Just under 300,000 Allied servicemen from Britain, the Commonwealth and the United
States were captured in Europe and North Africa between 1939 and 1945. Using a wealth
of new sources and archival material, POW describes their experiences in both German
and Italian prisoner-
Prisoners’ daily lives are vividly rendered: the workings of the prison-
Everyday life is offset by high drama: the secret organizations that smuggled aid into the camps, the prisoners’ daring escape plots, sabotage plans and other resistance activities.
Adrian Gilbert brings to the fore the often forgotten voices of the prisoners to provide a compelling window on to a crucial aspect of the Second World War.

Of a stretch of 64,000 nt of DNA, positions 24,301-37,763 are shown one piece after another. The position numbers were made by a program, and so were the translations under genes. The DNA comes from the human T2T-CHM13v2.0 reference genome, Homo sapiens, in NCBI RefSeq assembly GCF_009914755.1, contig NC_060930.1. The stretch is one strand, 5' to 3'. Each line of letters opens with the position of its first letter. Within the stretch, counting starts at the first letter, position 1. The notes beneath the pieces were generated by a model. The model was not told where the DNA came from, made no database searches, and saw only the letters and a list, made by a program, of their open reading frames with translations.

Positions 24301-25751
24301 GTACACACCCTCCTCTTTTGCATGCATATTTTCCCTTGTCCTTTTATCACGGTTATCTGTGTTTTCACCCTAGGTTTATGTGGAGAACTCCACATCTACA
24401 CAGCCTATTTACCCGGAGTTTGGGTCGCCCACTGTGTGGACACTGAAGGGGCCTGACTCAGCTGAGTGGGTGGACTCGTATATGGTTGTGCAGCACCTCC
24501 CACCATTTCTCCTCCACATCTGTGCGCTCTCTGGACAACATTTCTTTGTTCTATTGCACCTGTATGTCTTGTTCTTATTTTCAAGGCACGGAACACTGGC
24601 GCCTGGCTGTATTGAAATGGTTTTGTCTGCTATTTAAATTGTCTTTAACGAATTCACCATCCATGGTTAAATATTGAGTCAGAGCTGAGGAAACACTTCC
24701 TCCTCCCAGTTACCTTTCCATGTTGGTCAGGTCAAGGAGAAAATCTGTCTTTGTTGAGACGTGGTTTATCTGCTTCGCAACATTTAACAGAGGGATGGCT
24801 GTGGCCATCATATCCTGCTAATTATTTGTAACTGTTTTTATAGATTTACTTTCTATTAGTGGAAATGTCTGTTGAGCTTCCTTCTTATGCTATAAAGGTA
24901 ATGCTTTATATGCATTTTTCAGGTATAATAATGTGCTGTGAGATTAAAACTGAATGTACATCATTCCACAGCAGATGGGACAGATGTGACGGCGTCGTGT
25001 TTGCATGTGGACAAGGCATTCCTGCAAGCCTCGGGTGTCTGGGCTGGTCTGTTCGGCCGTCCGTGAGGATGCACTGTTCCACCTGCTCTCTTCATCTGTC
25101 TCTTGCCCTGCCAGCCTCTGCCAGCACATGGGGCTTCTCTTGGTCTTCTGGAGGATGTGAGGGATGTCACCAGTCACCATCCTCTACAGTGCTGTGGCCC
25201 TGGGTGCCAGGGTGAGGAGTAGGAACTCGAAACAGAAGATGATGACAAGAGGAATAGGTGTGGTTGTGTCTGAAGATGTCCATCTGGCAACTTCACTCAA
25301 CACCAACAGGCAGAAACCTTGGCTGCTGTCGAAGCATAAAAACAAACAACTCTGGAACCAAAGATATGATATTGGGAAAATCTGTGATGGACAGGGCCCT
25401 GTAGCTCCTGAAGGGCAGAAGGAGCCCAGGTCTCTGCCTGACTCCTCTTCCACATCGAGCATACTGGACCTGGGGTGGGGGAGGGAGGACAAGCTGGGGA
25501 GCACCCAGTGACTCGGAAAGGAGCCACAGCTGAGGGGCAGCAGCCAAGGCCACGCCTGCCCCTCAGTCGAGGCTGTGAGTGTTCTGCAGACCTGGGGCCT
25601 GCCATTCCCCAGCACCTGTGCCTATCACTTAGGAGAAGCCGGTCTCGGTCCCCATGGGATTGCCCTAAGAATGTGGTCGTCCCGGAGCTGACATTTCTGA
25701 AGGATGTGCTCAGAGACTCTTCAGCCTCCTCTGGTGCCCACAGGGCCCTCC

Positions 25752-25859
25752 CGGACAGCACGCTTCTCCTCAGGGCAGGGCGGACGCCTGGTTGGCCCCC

‘Gilbert is to be congratulated; with verve and scholarship he has illuminated a murky area of the Second World War…. Excellent.’
‘A big subject given a comprehensive and worthwhile examination.’
‘Touching but often amusing stories.’
'Spellbinding and overdue.'
Western Daily Press
‘One of the most compelling untold stories of the Second World War.’
‘An excellent new account of the POW experience.’